Advances in technology are changing almost everything about our lives. But it must not change how we understand, and value, human life.
Over the past few weeks on BreakPoint and our BreakPoint podcast, we’ve spent a lot of time talking about medical technologies and the ethical dilemmas we all face now because of them.
On the surface, the issue seems simple: Having babies is a good thing, so any technology that helps us have babies must be good, too.
But technologies—like in vitro fertilization, surrogacy, egg donation—raise enormously important questions: Where is the line between fulfilling God’s command to be fruitful and actually playing God in ways that trivialize human dignity? Is it ever okay to treat life in the womb or the test tube as a commodity? Are today’s reproductive technologies safeguarding life or redefining it? What, in the end, does it mean to be human? To bear God’s image?
Big questions, made bigger and even more urgent as medical technology advances by leaps and bounds, with both its good and bad news. We should celebrate the fact, for example, that German doctors used ultrasound and genetic testing to identify a rare disease in two twin boys while they were still in the womb—a disease that would affect their ability to perspire and form teeth. After identifying the problem, the doctors were able to develop a therapy and the toddlers are now developing normally.
Yet the same technologies that allow us to save and improve human life, even in utero, can be used to destroy human life: like that announcement last summer from Iceland that they’ve “almost eliminated Down syndrome.” Or more accurately, by using the same ultrasound and genetic testing Iceland has eliminated almost all babies in utero with Down syndrome.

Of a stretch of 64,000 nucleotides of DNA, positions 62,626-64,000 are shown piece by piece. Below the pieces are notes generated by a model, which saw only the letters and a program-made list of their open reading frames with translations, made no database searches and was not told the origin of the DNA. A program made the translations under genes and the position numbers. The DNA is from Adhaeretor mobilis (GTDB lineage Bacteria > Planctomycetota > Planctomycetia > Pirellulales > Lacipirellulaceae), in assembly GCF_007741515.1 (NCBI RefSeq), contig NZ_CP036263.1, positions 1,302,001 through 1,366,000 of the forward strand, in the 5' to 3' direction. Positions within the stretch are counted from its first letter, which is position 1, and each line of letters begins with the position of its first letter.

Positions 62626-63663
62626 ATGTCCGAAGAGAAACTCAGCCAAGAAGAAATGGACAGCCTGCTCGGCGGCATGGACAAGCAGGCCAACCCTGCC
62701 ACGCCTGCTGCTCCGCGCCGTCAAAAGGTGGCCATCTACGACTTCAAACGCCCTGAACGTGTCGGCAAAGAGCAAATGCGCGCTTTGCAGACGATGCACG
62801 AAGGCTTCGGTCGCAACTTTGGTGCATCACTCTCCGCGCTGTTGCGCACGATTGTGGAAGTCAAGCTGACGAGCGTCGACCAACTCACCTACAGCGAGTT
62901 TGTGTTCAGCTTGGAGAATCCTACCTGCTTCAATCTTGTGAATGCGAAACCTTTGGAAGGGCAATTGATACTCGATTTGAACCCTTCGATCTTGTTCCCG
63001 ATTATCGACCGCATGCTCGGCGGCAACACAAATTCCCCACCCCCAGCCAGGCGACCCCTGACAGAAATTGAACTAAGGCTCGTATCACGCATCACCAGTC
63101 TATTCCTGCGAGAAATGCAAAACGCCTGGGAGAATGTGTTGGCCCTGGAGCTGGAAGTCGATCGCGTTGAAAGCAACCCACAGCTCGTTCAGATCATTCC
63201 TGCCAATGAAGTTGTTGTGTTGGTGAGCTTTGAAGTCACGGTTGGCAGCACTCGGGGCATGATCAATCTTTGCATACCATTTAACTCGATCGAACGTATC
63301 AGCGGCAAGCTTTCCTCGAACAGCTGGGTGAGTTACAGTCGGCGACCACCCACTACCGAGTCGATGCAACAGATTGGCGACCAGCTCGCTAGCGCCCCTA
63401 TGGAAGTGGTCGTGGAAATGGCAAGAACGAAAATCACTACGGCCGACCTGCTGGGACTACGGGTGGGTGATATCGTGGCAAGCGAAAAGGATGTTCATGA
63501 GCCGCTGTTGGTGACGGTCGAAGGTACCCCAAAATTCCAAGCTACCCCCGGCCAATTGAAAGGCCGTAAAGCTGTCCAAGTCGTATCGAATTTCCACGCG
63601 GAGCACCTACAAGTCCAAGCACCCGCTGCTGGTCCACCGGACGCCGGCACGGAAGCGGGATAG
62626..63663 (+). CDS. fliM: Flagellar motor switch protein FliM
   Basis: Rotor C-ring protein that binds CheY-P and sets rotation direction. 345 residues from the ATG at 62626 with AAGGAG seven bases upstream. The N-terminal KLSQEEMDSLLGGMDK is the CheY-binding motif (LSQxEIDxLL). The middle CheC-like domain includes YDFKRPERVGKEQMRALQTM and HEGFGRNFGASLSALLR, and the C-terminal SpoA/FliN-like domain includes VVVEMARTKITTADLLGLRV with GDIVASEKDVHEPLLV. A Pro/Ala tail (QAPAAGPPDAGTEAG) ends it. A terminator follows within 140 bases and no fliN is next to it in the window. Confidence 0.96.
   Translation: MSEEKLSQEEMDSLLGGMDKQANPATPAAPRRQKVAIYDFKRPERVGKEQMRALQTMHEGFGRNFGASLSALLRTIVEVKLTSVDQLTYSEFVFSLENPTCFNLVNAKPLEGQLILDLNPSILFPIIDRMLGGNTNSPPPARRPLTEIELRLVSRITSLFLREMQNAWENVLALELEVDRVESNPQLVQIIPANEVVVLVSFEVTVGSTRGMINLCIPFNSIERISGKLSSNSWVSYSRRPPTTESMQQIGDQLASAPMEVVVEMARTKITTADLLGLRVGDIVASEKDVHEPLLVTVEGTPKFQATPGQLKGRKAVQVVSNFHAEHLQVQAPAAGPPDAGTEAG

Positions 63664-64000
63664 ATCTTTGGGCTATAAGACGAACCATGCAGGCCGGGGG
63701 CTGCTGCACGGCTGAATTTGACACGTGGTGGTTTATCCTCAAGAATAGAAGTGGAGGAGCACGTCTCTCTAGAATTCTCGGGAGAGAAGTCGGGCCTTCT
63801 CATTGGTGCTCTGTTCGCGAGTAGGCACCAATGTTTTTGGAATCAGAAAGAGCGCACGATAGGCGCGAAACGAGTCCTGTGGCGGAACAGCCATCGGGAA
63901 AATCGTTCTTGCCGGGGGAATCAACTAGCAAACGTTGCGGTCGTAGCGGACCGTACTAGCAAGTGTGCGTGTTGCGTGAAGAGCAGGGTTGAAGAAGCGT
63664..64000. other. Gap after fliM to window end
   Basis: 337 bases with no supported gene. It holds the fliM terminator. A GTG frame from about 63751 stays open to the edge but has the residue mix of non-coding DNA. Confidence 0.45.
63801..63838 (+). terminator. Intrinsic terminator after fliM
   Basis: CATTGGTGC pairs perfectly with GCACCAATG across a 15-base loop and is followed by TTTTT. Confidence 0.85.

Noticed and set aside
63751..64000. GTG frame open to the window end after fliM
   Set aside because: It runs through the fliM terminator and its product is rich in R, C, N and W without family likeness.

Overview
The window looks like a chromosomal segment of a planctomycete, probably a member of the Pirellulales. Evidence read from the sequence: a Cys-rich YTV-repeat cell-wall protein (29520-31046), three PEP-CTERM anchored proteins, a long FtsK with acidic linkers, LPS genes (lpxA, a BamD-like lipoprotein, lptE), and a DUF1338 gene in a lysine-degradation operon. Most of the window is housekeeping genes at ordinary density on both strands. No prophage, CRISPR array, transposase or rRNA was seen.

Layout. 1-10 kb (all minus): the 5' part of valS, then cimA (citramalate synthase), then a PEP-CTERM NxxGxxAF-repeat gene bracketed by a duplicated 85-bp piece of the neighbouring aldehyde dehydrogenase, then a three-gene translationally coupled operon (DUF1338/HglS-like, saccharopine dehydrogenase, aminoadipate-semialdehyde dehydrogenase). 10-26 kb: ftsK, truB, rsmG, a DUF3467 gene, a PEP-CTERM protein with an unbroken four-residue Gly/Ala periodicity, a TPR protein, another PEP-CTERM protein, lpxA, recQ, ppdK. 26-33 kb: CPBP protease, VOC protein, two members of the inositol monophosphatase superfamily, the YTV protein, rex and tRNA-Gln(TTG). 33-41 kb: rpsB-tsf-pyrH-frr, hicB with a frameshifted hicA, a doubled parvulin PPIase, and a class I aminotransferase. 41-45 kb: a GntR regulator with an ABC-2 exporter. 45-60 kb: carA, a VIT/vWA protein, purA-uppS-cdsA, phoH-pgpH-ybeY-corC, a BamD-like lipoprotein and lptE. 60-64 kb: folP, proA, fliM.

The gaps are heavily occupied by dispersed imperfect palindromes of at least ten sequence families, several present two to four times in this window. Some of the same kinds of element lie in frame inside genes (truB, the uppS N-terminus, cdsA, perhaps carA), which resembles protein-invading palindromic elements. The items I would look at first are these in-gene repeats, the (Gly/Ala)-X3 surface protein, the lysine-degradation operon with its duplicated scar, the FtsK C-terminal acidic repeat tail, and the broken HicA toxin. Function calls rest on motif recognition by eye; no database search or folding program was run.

And this is just the ethical issues at the beginning of life. Technologies have also complicated things at the end of life. The cases of Charlie Gard and Alfie Evans in England were agonizing in all kinds of ways, and yet every day millions face the ethical challenge of when it’s time to die. Not to mention whether it’s ethically or morally permissible to withhold treatment from a critically ill or dying patient.
And we now have to wrestle with whether, now that it’s legal, is it ever ethical and morally permissible to help someone kill himself? When the medical call to care becomes the medical call to kill, how will those with disabilities be affected? (Look to the Netherlands and Canada for the answer to that one).
And speaking of those with disabilities, are technologies improving their lives or making them even more vulnerable? What kind of assistance—governmental, insurance, church care—ought they receive?
Well, lots of questions. And they’re no longer theoretical ones for specialists. Every single one of us will face them at some point in our lives.
That’s why the Colson Center is hosting another of our great short courses. Come to BreakPoint.org to register. This one: “Christian Ethics in the Brave New World,” will be each Tuesday evening for four weeks, beginning June 5 at 8 Eastern. Don’t worry if you have to miss an evening, because if you can’t make a session, a recording is available to all registered students.
Here’s the lineup: Scott Klusendorf, pro-life apologist with the Life Training Institute, will instruct on beginning of life issues. Bioethicist Ben Mitchell will instruct on end of life issues, as well as how evolving technologies affect our human dignity every day. Emily Colson, author of “Dancing with Max,” will instruct on disability and the vulnerable among us.
This will be a challenging four nights, but if we don’t equip ourselves to think clearly about these issues, we will find ourselves morally compromised, especially when we’re in the heat of the moment having to make decisions about those we love the most.